Kickstarter defends Spike Lee: 'Kickstarter projects are not charity'

Spike-Lee

Image Credit: Dimitrios Kambouris/WireImage

The latest big name to come to the defense of Spike Lee’s crowdfunded project for The Newest Hottest Spike Lee Joint is the actual website that hosted his cash-raising efforts, Kickstarter. The company posted a defense of the director on their blog on Aug. 19 after Lee began amassing criticism accusing him of abusing the crowdfunding platform and hurting the success of lesser-known projects.

Here are Kickstarter‘s main lines of defense:

Success by association. Prominent directors like Lee bring along huge fanbases to Kickstarter
Spike Lee brought three decades of fans to Kickstarter when he launched his project. He introduced many of them to this new way of funding creative works, and to the thousands of other projects that are funding on Kickstarter. Of Spike’s backers, 47% had never backed a Kickstarter project before,” they said. “In the past 90 days alone, more than $21 million has been pledged to filmmakers on Kickstarter not named Rob Thomas, Zach Braff, or Spike Lee. Even without counting these projects, it’s been the biggest three months for film ever on Kickstarter!”

Using Kickstarter isn’t tantamount to begging
Others have accused creators of asking for a handout by using Kickstarter. This is silly. Every project offers a range of rewards to backers in exchange for their pledges. Spike’s backers get online screenings, tickets to the premiere, and access to the creative process of one of the most important voices in independent film. Just because an artist funds the creation of their work upfront rather than waiting until later to sell it doesn’t somehow make it charity.”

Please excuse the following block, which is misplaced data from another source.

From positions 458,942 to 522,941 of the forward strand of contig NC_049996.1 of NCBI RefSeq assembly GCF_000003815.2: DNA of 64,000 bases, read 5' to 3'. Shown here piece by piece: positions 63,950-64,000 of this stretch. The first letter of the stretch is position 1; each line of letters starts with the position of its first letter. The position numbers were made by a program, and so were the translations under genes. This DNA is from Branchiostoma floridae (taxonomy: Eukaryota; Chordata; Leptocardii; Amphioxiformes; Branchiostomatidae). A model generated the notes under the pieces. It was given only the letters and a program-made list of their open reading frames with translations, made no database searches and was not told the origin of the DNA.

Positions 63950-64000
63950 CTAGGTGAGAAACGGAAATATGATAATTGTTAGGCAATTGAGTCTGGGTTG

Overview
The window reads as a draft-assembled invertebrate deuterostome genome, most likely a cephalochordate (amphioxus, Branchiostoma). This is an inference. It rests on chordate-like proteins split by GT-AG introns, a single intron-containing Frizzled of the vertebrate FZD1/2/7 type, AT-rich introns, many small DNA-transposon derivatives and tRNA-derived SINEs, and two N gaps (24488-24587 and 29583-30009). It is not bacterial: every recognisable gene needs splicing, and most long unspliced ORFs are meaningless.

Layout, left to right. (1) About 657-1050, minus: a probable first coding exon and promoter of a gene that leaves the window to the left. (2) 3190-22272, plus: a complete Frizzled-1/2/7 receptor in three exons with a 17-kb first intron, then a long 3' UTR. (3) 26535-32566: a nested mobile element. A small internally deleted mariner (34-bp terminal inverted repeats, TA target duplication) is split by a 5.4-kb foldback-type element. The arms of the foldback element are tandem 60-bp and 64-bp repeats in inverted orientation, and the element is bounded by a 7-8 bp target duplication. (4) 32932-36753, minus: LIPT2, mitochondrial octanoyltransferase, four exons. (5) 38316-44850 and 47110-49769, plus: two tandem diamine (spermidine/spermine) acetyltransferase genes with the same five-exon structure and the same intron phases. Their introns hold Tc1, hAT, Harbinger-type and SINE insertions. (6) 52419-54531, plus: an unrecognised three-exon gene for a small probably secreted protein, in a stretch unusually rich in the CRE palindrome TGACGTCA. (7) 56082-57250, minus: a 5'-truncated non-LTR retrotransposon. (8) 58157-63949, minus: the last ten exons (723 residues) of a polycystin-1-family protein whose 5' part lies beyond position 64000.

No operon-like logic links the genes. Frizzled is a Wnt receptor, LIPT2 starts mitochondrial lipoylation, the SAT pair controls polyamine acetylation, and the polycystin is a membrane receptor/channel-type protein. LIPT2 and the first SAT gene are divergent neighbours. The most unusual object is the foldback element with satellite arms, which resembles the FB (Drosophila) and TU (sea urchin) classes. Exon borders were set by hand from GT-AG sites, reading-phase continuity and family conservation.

All creators can ask for public involvement
Kickstarter is a place where creators share their work directly with the public, and audiences show their support for the projects they love. The results are amazing: more creative work by a greater diversity of creators than ever before. This isn’t just a different way of doing things, it’s a better way — for creators and audiences alike.”

Oscar-winning director Steven Soderbergh (and a pal of Spike’s) also came to his friend’s defense, saying “Spike’s success helped make my success possible.” Soderbergh pledged $10,000 to Lee’s campaign, garnering him the prize of having dinner with Lee and sitting with him at a Knicks game.

And Spike Lee himself had something to throw into the fray with his video defense, explaining “I’m bringing people to Kickstarter who never even heard of Kickstarter; I’m talking [about] a lot of people of color who’ve never heard of Kickstarter, who’ve never made a pledge on Kickstarter.”

Lee reached his goal of raising $1.25 million for his film about “human beings who are addicted to blood” on Aug. 16. As of press time, Lee surpassed his goal, raising $1,353,207 from 6,096 backers, with less than a day to go.

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